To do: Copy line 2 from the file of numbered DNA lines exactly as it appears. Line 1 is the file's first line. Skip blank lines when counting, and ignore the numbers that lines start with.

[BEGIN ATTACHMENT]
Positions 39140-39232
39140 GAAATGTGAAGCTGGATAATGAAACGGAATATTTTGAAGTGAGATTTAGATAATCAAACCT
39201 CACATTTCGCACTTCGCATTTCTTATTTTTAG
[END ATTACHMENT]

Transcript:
39140 GAAATGTGAAGCTGGATAATGAAACGGAATATTTTGAAGTGAGATTTAGATAATCAAACCT